During their trips, travelers are being restricted to two Resilient Corridors that run along the coastline from Negril to Port Antonio and from Milk River to Negril. Within those corridors, only hotels, restaurants, and other businesses that have been trained and assessed for adherence to COVID-19 protocols are allowed to open to tourists.
For more information on testing requirements and what is open, visit visitjamaica.com/travelauthorization. This was last updated on October 20, 2020.
On June 22, St. Bart’s reopened its airport and started to welcome travelers from all countries. Travelers age 11 and over arriving from anywhere outside Europe’s Schengen area or the interisland Green Zone (Martinique, Guadeloupe, and St. Martin/St. Maarten) must have negative COVID-19 test results obtained 72 hours prior to arrival. All travelers—except those from the interisland Green Zone—must also get another PCR test seven days after arrival, if their trip is that long. Travelers are allowed to move around the island freely as long as they follow social-distancing guidelines and face mask requirements.
For more information on testing requirements and what is open, visit saintbarth-tourisme.com. This was last updated on October 20, 2020.
Cuba reopened to tourism on July 1 with a new system that isolates foreign tourists from the local population by only allowing them to visit a limited number of resorts on remote islands. Because of U.S. rules that prohibit American visitors from traveling to Cuba strictly for reasons of tourism, these trips to coastal beach resorts will be off limits to U.S. citizens.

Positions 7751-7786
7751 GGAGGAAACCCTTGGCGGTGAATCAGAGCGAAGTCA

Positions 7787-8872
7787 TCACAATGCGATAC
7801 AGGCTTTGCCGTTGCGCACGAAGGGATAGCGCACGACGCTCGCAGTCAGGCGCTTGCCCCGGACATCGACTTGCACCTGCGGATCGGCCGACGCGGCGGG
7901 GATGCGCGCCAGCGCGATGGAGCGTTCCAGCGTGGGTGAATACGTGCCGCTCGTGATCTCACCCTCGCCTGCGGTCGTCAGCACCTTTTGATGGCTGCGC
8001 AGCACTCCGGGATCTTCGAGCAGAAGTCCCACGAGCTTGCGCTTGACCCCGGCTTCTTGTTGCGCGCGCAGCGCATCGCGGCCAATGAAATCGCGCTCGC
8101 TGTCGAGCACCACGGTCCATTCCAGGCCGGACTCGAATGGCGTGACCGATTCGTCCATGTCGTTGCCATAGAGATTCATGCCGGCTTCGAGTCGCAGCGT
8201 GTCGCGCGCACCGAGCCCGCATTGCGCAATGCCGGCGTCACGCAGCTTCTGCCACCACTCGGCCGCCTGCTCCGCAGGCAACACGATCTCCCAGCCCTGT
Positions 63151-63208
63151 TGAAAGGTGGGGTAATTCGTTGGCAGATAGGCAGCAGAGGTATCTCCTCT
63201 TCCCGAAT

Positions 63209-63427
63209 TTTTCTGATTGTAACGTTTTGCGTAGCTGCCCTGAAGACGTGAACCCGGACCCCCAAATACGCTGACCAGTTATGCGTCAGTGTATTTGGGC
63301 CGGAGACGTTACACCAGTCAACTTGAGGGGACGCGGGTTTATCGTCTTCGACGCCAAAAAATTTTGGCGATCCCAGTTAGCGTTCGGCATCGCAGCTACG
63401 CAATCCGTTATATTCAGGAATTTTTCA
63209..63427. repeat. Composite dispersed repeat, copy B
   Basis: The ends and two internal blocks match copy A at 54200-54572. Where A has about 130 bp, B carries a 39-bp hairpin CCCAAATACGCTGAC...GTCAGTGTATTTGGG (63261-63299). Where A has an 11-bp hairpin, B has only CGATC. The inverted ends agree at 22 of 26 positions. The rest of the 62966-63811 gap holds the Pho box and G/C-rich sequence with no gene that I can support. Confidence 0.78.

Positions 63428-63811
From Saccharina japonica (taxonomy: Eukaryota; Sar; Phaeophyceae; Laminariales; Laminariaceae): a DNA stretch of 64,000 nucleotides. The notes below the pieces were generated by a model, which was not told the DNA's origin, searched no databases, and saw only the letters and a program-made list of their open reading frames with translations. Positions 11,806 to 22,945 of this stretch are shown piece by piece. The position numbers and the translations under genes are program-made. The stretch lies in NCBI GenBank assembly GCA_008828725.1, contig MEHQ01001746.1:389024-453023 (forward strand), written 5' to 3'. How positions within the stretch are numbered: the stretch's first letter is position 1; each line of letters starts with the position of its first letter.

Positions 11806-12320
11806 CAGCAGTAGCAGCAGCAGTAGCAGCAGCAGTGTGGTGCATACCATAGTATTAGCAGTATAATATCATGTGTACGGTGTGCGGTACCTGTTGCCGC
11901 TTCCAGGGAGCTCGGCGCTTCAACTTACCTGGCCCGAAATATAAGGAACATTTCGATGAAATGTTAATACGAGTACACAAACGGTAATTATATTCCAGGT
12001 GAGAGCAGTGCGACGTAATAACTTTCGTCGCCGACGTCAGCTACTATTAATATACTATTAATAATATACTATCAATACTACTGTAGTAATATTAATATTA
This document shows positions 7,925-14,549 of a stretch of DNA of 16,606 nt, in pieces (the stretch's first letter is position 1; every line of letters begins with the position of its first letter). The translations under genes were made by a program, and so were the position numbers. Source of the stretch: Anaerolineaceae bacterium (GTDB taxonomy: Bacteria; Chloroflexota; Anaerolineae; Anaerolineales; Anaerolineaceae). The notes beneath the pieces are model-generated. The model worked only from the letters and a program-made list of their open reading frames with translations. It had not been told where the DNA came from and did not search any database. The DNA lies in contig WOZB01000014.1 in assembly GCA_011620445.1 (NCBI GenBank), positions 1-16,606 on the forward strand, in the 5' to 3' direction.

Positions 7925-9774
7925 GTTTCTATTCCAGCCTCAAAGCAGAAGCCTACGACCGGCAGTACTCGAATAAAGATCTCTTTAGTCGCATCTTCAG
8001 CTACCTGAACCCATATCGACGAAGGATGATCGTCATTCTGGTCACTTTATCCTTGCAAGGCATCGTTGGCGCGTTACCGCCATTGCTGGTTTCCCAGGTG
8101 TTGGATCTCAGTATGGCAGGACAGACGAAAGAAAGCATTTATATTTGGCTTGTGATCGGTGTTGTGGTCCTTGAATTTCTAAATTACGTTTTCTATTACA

Read more details about Cuba’s new tourism system here. This was last updated on October 20, 2020.
Tourism resumed in the Dominican Republic on July 1, as airports throughout the country reopened to commercial flights from all international destinations. As of September 15, travelers no longer need to provide a negative PCR test result upon arrival. They will be required to fill out and submit a Traveler’s Health Affidavit upon arrival with contact information and confirm they have not felt any COVID-19 related symptoms in the last 72 hours.
Additionally, all international travelers arriving on or before December 31, 2020, on commercial flights and visiting a hotel will receive free travel insurance that provides coverage for COVID-19 while in the country. The plan, which is paid for by the government, includes medical attention by specialists, medical transfers, transfer of a relative, penalty for airfare changes, and lodging for prolonged stays.
For more information, visit godominicanrepublic.com. This was last updated on October 20, 2020.
The French overseas region of Guadeloupe lifted mandatory quarantine measures on May 11 and allowed commercial flights from mainland France starting in June. Flights from the rest of the EU and other countries except from the United States were allowed to resume on July 1, with passengers required to have negative PCR test results up to 72 hours before departure.